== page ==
If you go the CD route, and I highly suggest it, your neighbors will think you're nuts if you have any nearby. Mainly because you need to play it very early in the morning (between say 4-5am to dawn) but it works! I've never had to do the decoy thing or anything else. Just erect the house at the right time and play the CD each morning for a week or so to get the ball rolling. From there on out they'll keep coming back each year as long as you're good with your timing of putting the house up again each spring.

I've not gotten into the flower side of things here. I just don't enjoy it quite as much. At the old house though my renters do love my tulip beds I planted all around the house several years back. Gotta love those low maintenance flower beds. lol.gif I don't remember the exact number, but I think my tulip bulb count ended up being somewhere north of 500. Of varied colors It really is pretty for the time they're in bloom. I used to supplement those with Annuals. The renters don't do that. No gardeners there now.

#8 Andy_Seo

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Posted 18 March 2009 - 11:50 AM

Ahh yes we've had some lovely weather here in the UK as well. Hopefully it lasts!

#9 Yoshimi

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Posted 18 March 2009 - 11:56 AM

QUOTE(Andy_Seo @ Mar 18 2009, 04:50 PM) View Post
Ahh yes we've had some lovely weather here in the UK as well. Hopefully it lasts!


Uh oh, now you have jinxed it, we are doomed to a weekend of fog and rain, and I am totally going to blame you! Surely you have realised that we only get sun in the UK during the working week, and perhaps 1 weekend in August?

#10 Andy_Seo

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Posted 18 March 2009 - 12:01 PM

QUOTE(Yoshimi @ Mar 18 2009, 04:56 PM) View Post
Uh oh, now you have jinxed it, we are doomed to a weekend of fog and rain, and I am totally going to blame you! Surely you have realised that we only get sun in the UK during the working week, and perhaps 1 weekend in August?


haha - sorry about that! Although I have a weekend of house hunting (boring!) ahead of me so the weather won't be too much of a bother! Having said that I looked up the weather on the BBC and seen they've updated the section - looks pretty good to me.

#11 Yoshimi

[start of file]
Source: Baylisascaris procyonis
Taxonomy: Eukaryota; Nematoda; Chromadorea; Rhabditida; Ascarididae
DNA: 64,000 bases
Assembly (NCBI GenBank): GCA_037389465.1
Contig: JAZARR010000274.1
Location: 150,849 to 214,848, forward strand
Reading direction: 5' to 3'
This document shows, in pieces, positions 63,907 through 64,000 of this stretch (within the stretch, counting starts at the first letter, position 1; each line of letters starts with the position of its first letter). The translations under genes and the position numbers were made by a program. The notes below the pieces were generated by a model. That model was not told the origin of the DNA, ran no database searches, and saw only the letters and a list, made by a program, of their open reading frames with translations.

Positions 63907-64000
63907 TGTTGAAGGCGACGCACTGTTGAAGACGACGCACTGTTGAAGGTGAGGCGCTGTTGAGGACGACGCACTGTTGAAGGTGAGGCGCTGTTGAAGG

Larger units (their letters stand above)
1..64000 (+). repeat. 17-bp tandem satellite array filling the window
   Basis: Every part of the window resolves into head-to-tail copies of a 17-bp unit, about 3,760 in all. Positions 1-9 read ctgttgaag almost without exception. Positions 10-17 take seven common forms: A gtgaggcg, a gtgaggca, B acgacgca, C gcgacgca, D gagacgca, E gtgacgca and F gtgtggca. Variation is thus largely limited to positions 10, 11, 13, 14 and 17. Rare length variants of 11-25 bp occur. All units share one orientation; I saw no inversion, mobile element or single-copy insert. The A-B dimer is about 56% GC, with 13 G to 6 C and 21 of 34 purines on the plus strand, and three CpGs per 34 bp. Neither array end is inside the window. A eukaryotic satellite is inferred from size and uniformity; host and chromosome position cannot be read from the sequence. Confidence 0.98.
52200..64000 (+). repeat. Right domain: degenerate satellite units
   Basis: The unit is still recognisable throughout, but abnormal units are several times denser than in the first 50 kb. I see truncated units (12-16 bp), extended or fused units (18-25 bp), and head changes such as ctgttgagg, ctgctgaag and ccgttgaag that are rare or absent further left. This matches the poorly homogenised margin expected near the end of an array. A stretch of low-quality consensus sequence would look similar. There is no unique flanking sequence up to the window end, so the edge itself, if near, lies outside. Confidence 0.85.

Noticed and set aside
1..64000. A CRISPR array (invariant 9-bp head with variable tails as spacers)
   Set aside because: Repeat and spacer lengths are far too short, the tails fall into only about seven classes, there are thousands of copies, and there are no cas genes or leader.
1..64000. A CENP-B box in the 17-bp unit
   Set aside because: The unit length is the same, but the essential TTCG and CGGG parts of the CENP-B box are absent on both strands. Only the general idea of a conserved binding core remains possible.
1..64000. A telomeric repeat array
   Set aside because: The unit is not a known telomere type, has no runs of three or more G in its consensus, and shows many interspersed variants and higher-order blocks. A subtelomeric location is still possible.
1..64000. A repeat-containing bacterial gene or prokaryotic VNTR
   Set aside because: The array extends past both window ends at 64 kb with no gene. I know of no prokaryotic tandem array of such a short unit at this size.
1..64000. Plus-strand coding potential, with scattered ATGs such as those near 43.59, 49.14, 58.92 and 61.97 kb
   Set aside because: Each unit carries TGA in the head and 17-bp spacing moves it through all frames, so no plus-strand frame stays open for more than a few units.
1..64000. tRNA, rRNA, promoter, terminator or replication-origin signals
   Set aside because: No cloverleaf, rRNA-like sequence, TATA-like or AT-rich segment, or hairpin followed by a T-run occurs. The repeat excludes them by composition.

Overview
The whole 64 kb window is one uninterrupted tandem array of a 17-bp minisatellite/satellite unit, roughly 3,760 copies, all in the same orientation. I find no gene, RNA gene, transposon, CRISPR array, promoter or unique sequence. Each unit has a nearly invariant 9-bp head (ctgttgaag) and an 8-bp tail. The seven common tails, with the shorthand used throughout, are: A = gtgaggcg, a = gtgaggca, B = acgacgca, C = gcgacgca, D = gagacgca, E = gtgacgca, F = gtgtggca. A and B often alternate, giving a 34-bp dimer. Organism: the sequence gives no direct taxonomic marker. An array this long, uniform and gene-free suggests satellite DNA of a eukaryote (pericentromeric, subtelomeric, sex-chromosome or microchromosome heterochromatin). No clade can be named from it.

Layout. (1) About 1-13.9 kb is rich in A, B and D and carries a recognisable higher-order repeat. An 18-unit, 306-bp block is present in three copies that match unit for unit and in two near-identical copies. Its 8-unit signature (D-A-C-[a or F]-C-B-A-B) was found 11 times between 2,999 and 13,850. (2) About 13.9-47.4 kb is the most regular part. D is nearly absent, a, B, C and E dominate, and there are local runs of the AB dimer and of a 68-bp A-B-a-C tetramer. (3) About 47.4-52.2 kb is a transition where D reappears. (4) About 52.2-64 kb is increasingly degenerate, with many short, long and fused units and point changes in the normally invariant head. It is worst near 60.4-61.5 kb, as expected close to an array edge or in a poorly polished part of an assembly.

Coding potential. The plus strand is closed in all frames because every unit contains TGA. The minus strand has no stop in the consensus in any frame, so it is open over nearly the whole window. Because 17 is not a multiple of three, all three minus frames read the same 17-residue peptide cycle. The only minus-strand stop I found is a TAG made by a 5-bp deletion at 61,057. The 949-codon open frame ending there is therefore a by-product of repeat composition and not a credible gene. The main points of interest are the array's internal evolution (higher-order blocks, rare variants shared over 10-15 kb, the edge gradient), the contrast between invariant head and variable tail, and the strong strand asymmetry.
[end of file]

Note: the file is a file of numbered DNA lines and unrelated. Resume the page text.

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Posted 18 March 2009 - 12:04 PM

QUOTE(Andy_Seo @ Mar 18 2009, 05:01 PM) View Post
haha - sorry about that! Although I have a weekend of house hunting (boring!) ahead of me so the weather won't be too much of a bother! Having said that I looked up the weather on the BBC and seen they've updated the section - looks pretty good to me.


never trust the Beeb weather, during the recent snow, I sat and watched a foot fall in half an hour, when the beeb was saying it would be cloudy. Bad weather is probably best for house hunting though, lets face it, 9 timesout of ten you will be seeing your house in the rain smile.gif

Have I mentioned I love living in Britain and wouldn't change the crappy weather for anything! thumbup1.gif

#12 torka

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Posted 19 March 2009 - 12:40 PM

QUOTE(Yoshimi @ Mar 18 2009, 01:04 PM) View Post
during the recent snow, I sat and watched a foot fall in half an hour, when the beeb was saying it would be cloudy.

It isn't confined to the Beeb's weather reporters. Many were the times when we lived in the NYC metro area that we spent a couple of hours shoveling several inches of "partly cloudy" out of our driveway. snow.gif

--Torka mf_prop.gif

#13 maleman

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Posted 20 March 2009 - 06:35 PM

What's a beeb?

#14 Randy

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Posted 21 March 2009 - 06:22 AM

umm... The British Broadcasting Corporation. wink1.gif Saying one shouldn't trust the Beeb weather is about like saying one shouldn't trust Willard Scott's weather forecast here in the states. Well not quite since WS's main duty the last 20 years has been to wish happy bday to really old people and pitch Smuckers and not anything to do with weather, but you get the idea. Don't trust any weather forecasters. They're all wrong at least 40% of the time. giggle.gif

#15 maleman

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Posted 22 March 2009 - 05:04 PM

British Broadcasting Corporation!

Well bust my britches embarrassed.gif Sorry, I don't get out much.